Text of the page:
30 Ago Domlai Mon: a business provides a home
Emi & Eve have been working with a home working seamstress, Thearith Soun, for some time. She and her daughter Meimei make the dustbags for our clutches and silk pouches for our jewellery from a small home in south Phnom Penh. Thearith is a skilled tailor, and war and HIV survivor. She heads a small community of seamstresses with HIV in her community. Although given some orders from fair trade clients, they have all been struggling with a regular income, due to being ostracised at workshops and therefore having to rely on home based work.
She and her 20 something year old daughter Meimei, who is healthy and very bright, are highly regarded in the community. A year ago, a young girl called Nich Nich (13) was brought to them, a dishevelled skinny street rat covered in skin rashes. She had lived in a market off people’s kindness for 5 years, while struggling with the HIV condition that caused her aunt to reject her and usurp her parental home after her parents passed away. Her younger brother Phai was allowed to stay behind since he did not have HIV. So he was still of some use looking after the cows. A distant relative thought that Thearith could take care of the girl since she had some income and a sponsored house, but Thearith and Meimei were struggling to feed themselves, so after a while they sent her to a childrens’ home with a heavy heart.
When I heard about this, and that they all wanted to stay together as a family, a story unfolded that ended up somehow addressing my own personal desire for family and belonging. How can I deny a child a home when I was searching for that very thing myself? The only thing that stood in the way was a couple of dollars a day. It was a no brainer.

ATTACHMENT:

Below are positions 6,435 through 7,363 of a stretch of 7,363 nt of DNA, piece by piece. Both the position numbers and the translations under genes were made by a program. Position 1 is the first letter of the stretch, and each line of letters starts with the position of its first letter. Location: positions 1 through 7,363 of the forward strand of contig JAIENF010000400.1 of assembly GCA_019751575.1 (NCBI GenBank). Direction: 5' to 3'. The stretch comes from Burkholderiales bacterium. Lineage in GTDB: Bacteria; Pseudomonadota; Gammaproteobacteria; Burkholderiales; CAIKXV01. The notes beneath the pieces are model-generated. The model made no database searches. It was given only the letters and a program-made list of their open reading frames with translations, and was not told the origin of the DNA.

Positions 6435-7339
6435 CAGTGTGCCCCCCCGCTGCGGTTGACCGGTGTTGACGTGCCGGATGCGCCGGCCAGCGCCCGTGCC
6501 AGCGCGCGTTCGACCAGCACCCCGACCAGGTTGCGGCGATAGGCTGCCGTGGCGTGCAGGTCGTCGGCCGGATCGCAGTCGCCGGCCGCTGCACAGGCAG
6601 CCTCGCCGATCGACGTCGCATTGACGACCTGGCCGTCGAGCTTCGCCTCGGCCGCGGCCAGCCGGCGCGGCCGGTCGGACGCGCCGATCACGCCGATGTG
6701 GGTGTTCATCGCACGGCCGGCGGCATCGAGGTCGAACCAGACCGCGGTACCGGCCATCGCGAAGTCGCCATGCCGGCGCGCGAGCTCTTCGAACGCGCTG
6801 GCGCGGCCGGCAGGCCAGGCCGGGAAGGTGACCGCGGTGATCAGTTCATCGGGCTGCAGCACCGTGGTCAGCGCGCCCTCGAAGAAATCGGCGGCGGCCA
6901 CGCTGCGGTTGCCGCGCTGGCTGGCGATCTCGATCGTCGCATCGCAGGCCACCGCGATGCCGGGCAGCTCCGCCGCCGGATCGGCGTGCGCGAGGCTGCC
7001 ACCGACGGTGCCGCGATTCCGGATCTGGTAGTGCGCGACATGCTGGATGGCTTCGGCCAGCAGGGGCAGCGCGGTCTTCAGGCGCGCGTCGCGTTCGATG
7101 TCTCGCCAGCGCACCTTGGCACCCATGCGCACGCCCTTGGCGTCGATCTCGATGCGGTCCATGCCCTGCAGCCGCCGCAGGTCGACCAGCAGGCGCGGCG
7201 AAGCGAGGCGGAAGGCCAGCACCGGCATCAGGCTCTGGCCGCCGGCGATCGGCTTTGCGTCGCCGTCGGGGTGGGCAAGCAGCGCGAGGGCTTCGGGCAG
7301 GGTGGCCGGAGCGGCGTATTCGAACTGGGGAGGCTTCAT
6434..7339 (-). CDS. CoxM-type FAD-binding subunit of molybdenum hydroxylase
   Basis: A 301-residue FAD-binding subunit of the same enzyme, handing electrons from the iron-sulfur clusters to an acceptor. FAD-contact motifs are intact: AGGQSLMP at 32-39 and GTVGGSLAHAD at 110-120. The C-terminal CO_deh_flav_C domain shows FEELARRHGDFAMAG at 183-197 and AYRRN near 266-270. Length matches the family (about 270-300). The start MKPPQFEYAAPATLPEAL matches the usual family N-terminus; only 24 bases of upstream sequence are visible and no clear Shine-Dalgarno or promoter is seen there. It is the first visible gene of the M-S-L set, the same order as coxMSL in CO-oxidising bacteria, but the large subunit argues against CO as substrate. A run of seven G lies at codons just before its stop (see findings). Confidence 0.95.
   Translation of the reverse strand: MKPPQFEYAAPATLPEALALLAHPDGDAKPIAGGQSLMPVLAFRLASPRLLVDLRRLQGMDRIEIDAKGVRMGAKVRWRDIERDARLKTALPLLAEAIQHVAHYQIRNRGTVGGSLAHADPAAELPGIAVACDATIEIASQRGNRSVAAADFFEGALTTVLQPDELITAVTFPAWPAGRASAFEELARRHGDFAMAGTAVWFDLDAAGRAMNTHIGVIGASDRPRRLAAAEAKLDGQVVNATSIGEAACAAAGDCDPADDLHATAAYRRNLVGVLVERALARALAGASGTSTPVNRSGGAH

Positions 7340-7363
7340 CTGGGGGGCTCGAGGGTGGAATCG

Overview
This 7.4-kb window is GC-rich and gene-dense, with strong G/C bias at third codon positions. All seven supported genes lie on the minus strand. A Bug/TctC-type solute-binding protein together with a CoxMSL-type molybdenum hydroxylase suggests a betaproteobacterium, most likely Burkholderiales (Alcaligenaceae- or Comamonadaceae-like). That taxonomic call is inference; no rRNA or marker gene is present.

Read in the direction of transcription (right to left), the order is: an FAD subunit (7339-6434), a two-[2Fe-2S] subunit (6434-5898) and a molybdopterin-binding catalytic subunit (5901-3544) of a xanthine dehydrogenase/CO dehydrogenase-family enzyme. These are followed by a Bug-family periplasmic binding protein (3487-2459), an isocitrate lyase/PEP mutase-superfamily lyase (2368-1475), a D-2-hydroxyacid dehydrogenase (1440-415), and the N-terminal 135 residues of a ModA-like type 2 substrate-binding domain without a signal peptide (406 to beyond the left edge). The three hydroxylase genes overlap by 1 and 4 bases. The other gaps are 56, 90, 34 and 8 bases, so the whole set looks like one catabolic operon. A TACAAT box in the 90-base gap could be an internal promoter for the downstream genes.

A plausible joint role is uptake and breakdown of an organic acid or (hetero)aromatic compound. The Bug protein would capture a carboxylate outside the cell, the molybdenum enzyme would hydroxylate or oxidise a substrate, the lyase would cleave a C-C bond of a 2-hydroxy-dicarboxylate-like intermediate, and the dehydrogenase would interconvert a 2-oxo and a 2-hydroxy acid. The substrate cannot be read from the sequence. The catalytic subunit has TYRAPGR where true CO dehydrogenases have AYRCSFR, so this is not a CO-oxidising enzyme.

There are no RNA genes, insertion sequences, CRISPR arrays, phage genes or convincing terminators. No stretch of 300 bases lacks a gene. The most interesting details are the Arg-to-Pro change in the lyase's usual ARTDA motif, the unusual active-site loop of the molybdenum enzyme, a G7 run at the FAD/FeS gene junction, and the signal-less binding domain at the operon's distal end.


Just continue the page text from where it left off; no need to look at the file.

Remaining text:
We needed legal papers. So an epic journey to Nich Nich’s small village followed, three hours drive north towards Siem Reap and back. There we met with distant relatives, the village chief and the community chief. The policeman who had brought her to Thearith, showed us his humble wooden stilt home and the reason why he could not take care of Nich himself: his mentally disabled daughter. We decided to buy the family’s monthly rice from them instead.
There were no birth certificates so we started there. They asked me for birth dates. And ages. I suddenly held papers that proved the existence of two people, who otherwise would fall through the cracks of a society still recovering from war and a chasm of other injustices. Next, the village chief got on the tiled floor of his house and wrote a letter under which thumb prints were placed by the distant relatives, confirming that they agreed to hand over responsibility of Nich Nich and Phai to Thearith. The same was done by the community head. And we were set.
Back home, Phai was brought in to his new home. A little sceptical at first, he agreed, provided that his sister would be joining him. However, getting Nich Nich out of the centre was a drama involving long emails with helpful NGOs, although the NGO holding her was incredibly obtuse. Finally she took matters into her own hands and ran away, to her chosen home.
Long story short, now the four of them are living together. It is a joy to come back to this humble home where so little is shared to gain so much. They are my family too.
Emi & Eve created Domlai Mon, (“precious mulberry leaf”, the enduring symbol of sustenance in Cambodia), to be able to care for the family needs of our artisans. Discover more about Domlai Mon and how you can support here.